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  • To provide comprehensive experimental measurements of flow, heat flux characteristics and NOx emissions for gasoline engines including detailed study of heat fluxes to cylinder head. Standard engine
FP5

MINNOX Report Summary

Project ID: ENK6-CT-2001-00530
Funded under: FP5-EESD
Country: Germany

To provide comprehensive experimental measurements of flow, heat flux characteristics and NOx emissions for gasoline engines including detailed study of heat fluxes to cylinder head. Standard engine

The purpose of this working package is to deliver measuring results of the surface temperature of the combustion chamber for 3-D simulations. With these measurements the models for heat transfer in 3-D-calculations could be controlled and calibrated. Exactly knowing of the local heat transfer is necessary to predict NOx emissions within 3D-calculations.

An innovative surface temperature method using special surface thermocouples have been applied to the engine for measuring the local instantaneous heat flux.
For measuring 121 surface thermocouples had been applied to a special cylinder head. Because of the extremely low mass of the sensors fast measuring, i.e. with a resolution of 1 °CA, was possible.

The effect of the flame propagation on the local heat transfer had been intensively analysed under various operating conditions and also under various flow field conditions. This was realized with different intake duct geometry (tumble sheet).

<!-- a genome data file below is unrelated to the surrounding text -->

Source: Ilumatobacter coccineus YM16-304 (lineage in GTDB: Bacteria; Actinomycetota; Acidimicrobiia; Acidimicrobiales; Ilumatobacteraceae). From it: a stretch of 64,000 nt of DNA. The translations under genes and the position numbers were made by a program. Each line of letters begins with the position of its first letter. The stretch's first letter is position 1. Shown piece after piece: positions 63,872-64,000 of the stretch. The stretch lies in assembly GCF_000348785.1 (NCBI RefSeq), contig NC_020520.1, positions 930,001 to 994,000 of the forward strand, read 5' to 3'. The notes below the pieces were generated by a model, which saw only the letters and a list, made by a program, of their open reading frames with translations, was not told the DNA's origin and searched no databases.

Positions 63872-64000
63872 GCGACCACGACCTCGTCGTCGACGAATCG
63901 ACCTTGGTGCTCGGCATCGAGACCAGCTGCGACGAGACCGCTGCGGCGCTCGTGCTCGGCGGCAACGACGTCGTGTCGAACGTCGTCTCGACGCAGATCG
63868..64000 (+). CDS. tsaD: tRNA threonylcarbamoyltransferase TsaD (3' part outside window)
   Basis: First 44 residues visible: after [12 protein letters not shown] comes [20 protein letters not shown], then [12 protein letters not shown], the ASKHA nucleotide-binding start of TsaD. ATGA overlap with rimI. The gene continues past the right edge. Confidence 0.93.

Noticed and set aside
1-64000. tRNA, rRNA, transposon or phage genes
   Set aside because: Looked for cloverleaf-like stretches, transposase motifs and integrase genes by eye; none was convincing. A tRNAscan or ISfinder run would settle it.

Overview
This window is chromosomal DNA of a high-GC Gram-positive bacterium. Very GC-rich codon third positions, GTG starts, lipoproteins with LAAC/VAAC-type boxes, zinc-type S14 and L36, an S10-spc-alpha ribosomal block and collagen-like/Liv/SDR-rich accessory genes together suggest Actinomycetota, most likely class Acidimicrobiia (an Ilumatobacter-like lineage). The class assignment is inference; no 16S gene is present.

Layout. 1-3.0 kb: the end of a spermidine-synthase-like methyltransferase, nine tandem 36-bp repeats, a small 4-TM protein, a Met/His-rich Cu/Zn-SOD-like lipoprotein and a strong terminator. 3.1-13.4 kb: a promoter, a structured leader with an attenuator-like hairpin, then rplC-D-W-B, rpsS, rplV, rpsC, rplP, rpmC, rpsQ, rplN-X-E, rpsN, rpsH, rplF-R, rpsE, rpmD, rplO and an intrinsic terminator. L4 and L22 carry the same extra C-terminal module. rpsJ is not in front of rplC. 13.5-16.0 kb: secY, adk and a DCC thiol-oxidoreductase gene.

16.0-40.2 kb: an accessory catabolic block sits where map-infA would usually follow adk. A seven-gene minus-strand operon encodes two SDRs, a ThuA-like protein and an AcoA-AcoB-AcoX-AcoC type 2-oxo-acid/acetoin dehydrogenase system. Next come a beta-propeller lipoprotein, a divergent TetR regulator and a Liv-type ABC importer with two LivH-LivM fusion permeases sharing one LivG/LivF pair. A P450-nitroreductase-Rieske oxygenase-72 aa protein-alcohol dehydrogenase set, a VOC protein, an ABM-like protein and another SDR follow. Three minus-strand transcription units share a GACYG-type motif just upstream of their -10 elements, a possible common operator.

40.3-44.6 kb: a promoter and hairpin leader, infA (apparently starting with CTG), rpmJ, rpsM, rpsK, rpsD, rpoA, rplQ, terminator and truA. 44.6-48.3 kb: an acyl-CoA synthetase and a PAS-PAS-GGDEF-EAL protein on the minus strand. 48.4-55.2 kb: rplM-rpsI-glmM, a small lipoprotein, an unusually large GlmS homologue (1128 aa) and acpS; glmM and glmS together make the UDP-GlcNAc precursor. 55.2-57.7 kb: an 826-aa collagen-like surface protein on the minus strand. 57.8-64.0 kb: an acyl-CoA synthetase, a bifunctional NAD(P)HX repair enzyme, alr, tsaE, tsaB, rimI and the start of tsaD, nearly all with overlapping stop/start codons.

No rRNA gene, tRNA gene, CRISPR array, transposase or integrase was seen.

It had been necessary to apply an eligible engine to fit the existing cylinder head. The engine and the measuring equipment had build up and the measurements had been carried out.

For every engine operating point a burn rate analysis had been calculated. Furthermore, heat flux at every sensor point on the combustion chamber surface had been calculated.

The used measurement technology is also usable for temperature measurement at other engine components, for example fuel injectors, to determine the thermal load of such components.

The few publications available where a comparable number of measuring points were used are published in the early 1980´s. In this time it was technically not possible to record all of the signals simultaneously. The only chance was to sample the signals, which made it impossible to evaluate single cycles and made an extreme measuring time necessary to collect all the data (several minutes).

In this project, for the first time ever, it was possible to record more then 100 sensor positions (121) simultaneously with a resolution of 1°CA.

Related information

Reported by

UNIVERSITAET STUTTGART
Pfaffenwaldring 12
70569 STUTTGART
Germany
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